From the reinsurers' point of view, diversifying the risk capital backing these very low frequency, high loss events has its obvious attractions, particularly when the reinsurance community continues to see the credit ratings slip across the industry. At a time when AAA is identified more with a US motoring organisation than a reinsurer rating, the security offered by cat bonds has a distinct appeal, as they have gradually shifted up from junk status. Of the top ten reinsurers, eight have issued either catastrophe bonds or securitised quota shares. This could mean, however, that the largest issuers may have reached saturation point, though there is a swell of opinion that the middle market may well start issuing risk-linked securities.
It is Swiss Re which recently has been dominating the cat bond market through its Pioneer 2002 issuance. This bond in particular captured the investment community's imagination, with its regular shelf offerings which are taking advantage of the constant demand in the market (see tables 1 and 2). Pioneer is continuing its offerings during the course of this year, and again is proving hard to buy in the secondary market. According to Cochran, Caronia, Swiss Re obtained $386.5m in protection for three and a half years through 2002's Pioneer offerings. This gave Swiss Re a 4.97% risk premium for a 1.10% expected loss, compared to Munich Re's $300m raised in 2000 for a 7.01% risk premium against a 1.31% expected loss (this was through the Prime CalQuake, Eurowind and Prime Hurricane securities).
Other highlights of 2002 included the first ever cat bond issued by a Lloyd's entity, using St Agatha Re (named after the saint invoked to protect against volcanic eruption and the outbreak of fire, and the patron saint of bellringers) as the special purpose vehicle. This particular bond saw Lloyd's syndicate 33, part of the Hiscox group, issue a $33m bond for earthquake in California and the New Madrid fault. Of particular note during the year was Vivendi Universal, the first-ever US corporate to issue a bond, and only the second ever corporate to do so (the first, Oriental Land, was issued in 1999 as a protection for Disneyland Tokyo should an earthquake occur within a certain radius of the theme park).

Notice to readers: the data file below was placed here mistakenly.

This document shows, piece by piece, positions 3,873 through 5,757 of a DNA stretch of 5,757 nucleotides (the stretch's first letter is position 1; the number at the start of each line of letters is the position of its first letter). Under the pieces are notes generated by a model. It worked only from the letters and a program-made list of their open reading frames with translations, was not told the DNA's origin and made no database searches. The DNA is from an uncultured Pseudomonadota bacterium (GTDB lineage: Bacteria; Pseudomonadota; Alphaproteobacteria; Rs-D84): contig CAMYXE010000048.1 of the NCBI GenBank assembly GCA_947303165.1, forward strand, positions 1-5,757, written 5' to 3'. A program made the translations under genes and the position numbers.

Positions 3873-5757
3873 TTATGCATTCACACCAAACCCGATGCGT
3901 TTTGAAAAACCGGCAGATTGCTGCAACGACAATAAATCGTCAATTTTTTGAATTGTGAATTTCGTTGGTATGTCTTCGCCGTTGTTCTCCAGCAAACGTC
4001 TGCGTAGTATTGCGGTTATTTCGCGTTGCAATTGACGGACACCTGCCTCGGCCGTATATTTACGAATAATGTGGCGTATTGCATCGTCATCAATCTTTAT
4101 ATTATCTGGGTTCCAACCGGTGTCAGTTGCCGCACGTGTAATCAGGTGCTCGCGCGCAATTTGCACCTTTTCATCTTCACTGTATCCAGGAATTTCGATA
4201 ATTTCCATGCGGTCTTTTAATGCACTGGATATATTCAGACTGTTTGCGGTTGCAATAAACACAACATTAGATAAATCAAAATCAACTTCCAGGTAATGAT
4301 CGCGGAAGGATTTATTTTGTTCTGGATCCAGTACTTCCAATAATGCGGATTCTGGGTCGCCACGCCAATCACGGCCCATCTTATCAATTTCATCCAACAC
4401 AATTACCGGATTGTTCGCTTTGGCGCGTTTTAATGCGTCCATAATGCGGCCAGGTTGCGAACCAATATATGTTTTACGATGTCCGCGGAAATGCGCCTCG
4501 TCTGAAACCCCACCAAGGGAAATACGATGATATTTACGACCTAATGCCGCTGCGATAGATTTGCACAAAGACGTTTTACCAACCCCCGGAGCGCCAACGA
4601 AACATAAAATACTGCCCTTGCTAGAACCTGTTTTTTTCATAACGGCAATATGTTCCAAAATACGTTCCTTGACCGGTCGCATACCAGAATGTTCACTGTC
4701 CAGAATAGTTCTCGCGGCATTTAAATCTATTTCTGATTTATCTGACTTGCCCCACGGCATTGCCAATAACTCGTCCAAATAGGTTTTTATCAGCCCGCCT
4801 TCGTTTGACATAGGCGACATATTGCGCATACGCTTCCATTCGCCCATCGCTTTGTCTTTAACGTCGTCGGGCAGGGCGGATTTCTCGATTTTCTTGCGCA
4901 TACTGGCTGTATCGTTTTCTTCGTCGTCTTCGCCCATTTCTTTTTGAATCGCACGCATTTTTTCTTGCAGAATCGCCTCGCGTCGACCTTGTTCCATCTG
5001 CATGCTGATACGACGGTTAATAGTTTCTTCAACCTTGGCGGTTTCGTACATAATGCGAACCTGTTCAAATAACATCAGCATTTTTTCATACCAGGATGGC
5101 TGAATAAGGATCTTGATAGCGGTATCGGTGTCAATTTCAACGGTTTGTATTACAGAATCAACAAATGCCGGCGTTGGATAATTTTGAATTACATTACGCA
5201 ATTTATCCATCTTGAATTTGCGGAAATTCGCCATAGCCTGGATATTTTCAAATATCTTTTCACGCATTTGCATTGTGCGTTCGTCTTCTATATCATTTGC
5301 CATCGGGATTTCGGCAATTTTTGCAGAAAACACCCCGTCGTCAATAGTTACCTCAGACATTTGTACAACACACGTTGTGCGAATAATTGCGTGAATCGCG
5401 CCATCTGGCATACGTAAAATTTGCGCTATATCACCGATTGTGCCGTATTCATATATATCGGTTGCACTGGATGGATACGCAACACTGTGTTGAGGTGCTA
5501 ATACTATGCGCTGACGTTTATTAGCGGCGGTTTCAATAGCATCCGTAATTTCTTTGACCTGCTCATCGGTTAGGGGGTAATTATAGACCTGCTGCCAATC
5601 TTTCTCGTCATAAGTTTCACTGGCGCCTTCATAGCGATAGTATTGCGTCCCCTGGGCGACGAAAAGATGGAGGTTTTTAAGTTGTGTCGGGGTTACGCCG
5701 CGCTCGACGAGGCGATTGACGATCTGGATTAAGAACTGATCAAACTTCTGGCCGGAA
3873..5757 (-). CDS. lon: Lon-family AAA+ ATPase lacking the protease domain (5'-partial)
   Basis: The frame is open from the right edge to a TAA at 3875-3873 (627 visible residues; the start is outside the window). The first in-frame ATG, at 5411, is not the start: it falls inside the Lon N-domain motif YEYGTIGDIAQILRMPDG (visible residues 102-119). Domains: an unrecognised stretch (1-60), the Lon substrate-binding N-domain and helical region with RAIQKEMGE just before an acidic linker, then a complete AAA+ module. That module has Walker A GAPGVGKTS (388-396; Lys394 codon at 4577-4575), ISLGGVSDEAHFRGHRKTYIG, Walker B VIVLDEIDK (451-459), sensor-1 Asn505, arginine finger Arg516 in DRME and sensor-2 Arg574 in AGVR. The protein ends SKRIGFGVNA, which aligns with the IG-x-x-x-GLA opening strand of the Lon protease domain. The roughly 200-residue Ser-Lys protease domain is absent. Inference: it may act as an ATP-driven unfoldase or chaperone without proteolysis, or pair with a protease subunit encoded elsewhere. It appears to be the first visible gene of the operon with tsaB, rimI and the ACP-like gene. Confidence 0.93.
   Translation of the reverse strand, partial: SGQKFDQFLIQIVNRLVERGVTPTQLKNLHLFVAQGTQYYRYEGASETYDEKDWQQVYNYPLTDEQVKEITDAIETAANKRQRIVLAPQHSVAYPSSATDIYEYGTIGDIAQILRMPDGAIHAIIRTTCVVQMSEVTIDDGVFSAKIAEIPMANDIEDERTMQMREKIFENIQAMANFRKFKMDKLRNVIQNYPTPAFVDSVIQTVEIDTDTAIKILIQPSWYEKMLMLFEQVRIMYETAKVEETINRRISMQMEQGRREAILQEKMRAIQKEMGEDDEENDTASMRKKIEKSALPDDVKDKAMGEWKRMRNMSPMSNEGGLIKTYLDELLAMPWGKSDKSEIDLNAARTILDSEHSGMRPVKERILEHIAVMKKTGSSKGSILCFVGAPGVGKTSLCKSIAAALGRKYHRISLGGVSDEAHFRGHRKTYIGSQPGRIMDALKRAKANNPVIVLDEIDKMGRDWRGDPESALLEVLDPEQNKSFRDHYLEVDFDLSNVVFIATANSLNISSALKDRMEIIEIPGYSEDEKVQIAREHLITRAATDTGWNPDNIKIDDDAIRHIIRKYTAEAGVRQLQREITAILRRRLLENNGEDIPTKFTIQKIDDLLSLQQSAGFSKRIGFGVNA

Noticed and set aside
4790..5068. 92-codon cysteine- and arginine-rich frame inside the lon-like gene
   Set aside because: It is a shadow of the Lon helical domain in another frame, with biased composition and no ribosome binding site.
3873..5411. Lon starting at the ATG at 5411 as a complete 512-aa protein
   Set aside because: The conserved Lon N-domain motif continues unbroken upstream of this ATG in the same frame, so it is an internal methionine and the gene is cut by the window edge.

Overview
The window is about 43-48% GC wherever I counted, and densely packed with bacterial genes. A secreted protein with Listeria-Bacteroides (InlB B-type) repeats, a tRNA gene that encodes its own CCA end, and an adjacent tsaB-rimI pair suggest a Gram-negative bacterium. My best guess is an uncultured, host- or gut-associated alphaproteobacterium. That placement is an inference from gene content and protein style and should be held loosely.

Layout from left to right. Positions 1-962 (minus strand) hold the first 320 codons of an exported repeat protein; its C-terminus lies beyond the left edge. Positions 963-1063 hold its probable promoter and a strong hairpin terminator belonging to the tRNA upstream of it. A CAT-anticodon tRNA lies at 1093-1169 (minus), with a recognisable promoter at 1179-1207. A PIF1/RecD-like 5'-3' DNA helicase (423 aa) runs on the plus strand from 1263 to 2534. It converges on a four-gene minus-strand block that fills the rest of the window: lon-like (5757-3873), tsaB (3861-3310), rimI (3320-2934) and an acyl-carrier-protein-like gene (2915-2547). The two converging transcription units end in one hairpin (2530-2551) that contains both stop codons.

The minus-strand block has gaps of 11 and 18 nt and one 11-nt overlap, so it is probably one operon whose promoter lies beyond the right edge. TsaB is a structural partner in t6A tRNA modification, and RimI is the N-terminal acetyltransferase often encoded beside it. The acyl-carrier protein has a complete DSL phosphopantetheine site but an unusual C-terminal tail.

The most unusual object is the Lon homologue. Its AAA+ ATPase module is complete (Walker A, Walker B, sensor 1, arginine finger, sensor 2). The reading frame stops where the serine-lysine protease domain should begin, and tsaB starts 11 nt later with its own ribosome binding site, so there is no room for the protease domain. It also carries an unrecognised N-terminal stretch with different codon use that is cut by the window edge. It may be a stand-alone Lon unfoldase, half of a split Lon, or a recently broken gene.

Although figures are hard to come by, it would appear that 2003 is seeing re/insurers continuing to reap the benefits of the investors' continued interest in the class. According to MMC's Mr McGhee, this year should roughly equal last year's results. But with word on the street suggesting that a new bond, Phoenix, has been successfully issued by Japanese agricultural mutual Zenkyoren, and a Taiwanese bond currently under development, there are signs that it could outpace 2002's record.
Should the Taiwan offering successfully reach the market, it will be the first new geographic region addressed by cat bonds for many years. As a general rule, the risk locations continue to be the main concentrations of values and potentially extreme natural catastrophe events, such as California earthquake, US East/Gulf coast windstorm, European windstorm, and Japanese earthquake and typhoon. But the current buoyancy of the market has shifted the focus to new risk locations, and the World Bank is reported to be looking at using cat bonds for developing economies. Where currently there may be a stumbling block for this, however, is the probable lack of accurate data upon which to base the underlying risk modeling. Nevertheless, parts of the risk modeling community are beginning to look at accruing data from countries which may in the not too distant future have a developing re/insurance sector, with low frequency, high exposure natural perils alongside. How soon there will be sufficiently accurate models to enable a bond issuance is, however, uncertain, bearing in mind that European flood, particularly in central Europe, is still seen as being too uncertain to be able to warrant trying to develop a bond structure.
Nevertheless, with the potential expansion into the mid market, and future geographic diversification (always a selling point for investors), it looks like the cat bond market has a long way to go before it reaches saturation.
To download table 1 click here .
To download table 2 click here .
By Sarah Goddard
Sarah Goddard is the editor of Global Reinsurance.